Former Maharashtra CM,Devendra Fadnavis
Former Maharashtra CM,Devendra Fadnavis
Litigation News

Supreme Court reserves order in Devendra Fadnavis review petition

The SC had ruled that a case had been made to prosecute Fadnavis for withholding information in an election affidavit.

Shruti Mahajan

The Supreme Court today reserved its order in the review petition filed by former Maharashtra Chief Minister Devendra Fadnavis, who had sought a review of the Court's 2019 judgment which allowed for his prosecution under Section 125A of the Representation of People Act, 1951. (Devendra Gangadharrao Fadnavis vs Satish Ukey)

The Bench headed by then Chief Justice of India Ranjan Gogoi had paved the way for Fadnavis to be prosecuted for withholding information regarding cases pending against him while filing his election affidavit.

Senior Counsel Mukul Rohatgi, representing Fadnavis, told the Court today that the law provides for disclosure of information regarding criminal cases only if charges have been framed or on conviction.

The allegation against Fadnavis, however, pertains to a case where only cognizance has been taken, Rohatgi said. He added further that the same is not required to be disclosed in the affidavit according to the law laid down under Section 33A(1) of the Representation of People Act.

Rohatgi thus urged the Court to reconsider its decision, citing his client's rights under Article 21 of the Constitution.

The Bench of Justices Arun Mishra, Deepak Gupta and Aniruddha Bose was also told that Fadnavis did not withhold any information from his nomination papers. The information regarding the pending cases was only missing from Fadnavis' election affidavit. He once again stressed on the fact that such disclosure in the election affidavit was required to be made only for cases in which the candidate was charged or convicted.

Rohatgi submitted that prosecution cannot be called for this default. He argued that there may be another penalty for the same, but not prosecution under the Representation of People Act.

The Court then proceeded to reserve its order.

A petition had been filed in the Supreme Court bringing to light Fadnavis' alleged concealment of two criminal cases against him in the election affidavit filed in 2014. The Court had issued notice in the plea in December 2018.

In October last year, the Supreme Court had "unhesitatingly" held that a case has been made for the prosecution of Fadnavis.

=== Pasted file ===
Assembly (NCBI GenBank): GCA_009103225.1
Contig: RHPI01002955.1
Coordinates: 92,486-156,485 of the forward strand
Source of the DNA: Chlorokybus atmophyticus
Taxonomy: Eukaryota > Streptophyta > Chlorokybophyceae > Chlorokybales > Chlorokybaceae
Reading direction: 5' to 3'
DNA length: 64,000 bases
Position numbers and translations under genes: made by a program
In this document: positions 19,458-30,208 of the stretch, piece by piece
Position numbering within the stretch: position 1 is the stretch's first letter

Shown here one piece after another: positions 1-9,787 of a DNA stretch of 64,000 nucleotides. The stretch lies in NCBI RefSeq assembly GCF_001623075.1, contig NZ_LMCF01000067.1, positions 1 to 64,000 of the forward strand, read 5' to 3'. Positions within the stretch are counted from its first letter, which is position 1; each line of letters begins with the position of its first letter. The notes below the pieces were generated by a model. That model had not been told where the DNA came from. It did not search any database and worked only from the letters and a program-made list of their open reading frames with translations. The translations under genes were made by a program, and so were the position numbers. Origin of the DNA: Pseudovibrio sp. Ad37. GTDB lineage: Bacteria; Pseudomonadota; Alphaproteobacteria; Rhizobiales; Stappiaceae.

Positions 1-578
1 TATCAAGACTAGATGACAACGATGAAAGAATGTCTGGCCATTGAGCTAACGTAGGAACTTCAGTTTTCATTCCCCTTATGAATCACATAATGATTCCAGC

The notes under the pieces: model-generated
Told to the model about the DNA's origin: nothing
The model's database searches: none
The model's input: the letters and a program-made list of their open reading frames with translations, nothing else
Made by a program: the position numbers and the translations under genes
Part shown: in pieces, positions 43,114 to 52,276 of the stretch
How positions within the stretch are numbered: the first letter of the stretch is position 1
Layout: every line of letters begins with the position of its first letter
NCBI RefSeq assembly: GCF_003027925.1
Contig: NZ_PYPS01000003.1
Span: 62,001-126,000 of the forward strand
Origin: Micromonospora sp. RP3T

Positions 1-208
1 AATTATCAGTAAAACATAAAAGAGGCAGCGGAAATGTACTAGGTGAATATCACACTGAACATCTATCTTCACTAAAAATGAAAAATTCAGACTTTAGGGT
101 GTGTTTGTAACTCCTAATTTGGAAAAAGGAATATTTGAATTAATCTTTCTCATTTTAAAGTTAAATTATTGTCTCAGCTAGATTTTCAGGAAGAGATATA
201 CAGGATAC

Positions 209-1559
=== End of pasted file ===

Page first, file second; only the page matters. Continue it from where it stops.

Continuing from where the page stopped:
It therefore set aside the judgment of the Bombay High Court and remanded the matter for trial afresh. The order was passed in an appeal filed by Satish Ukey against the Bombay High Court verdict which had ruled in favour of Devendra Fadnavis.

Fadnavis had contested the elections from Constituency-52, South-West, Nagpur, the State of Maharashtra. He submitted his nomination paper along with the requisite documents and affidavit in prescribed form, Form No. 26 as prescribed under Rule 4A of the Conduct of Elections Rules, 1961.

The affidavit filed in Form No. 26 contained a declaration regarding the information that he was required to submit mandatorily, in particular, the information in terms of Section 33A (1) and (2) of the Representation of the RP Act, 1951.

This provision of law required him to disclose information relating to any pending criminal case in which the punishment prescribed was of imprisonment for two years or more, and in which a charge was framed by the Court of competent jurisdiction, or those criminal cases in which he was convicted of an offence and sentenced to imprisonment for one year or more.

It was Ukey’s case that Devendra Fadnavis did not disclose the information as required of him under sub-section (1) of Section 33A of the Act of 1951.

Whereas the Bombay High Court had set aside an order of the Principal District and Sessions Judge against Fadnavis, the Supreme Court Bench of former CJI Ranjan Gogoi along with Justices Deepak Gupta and Aniruddha Bose set aside the High Court ruling last year.

The matter had been remitted to the trial court for fresh consideration from the stage where it was interdicted. Fadnavis thereafter moved the Supreme Court to review this ruling.

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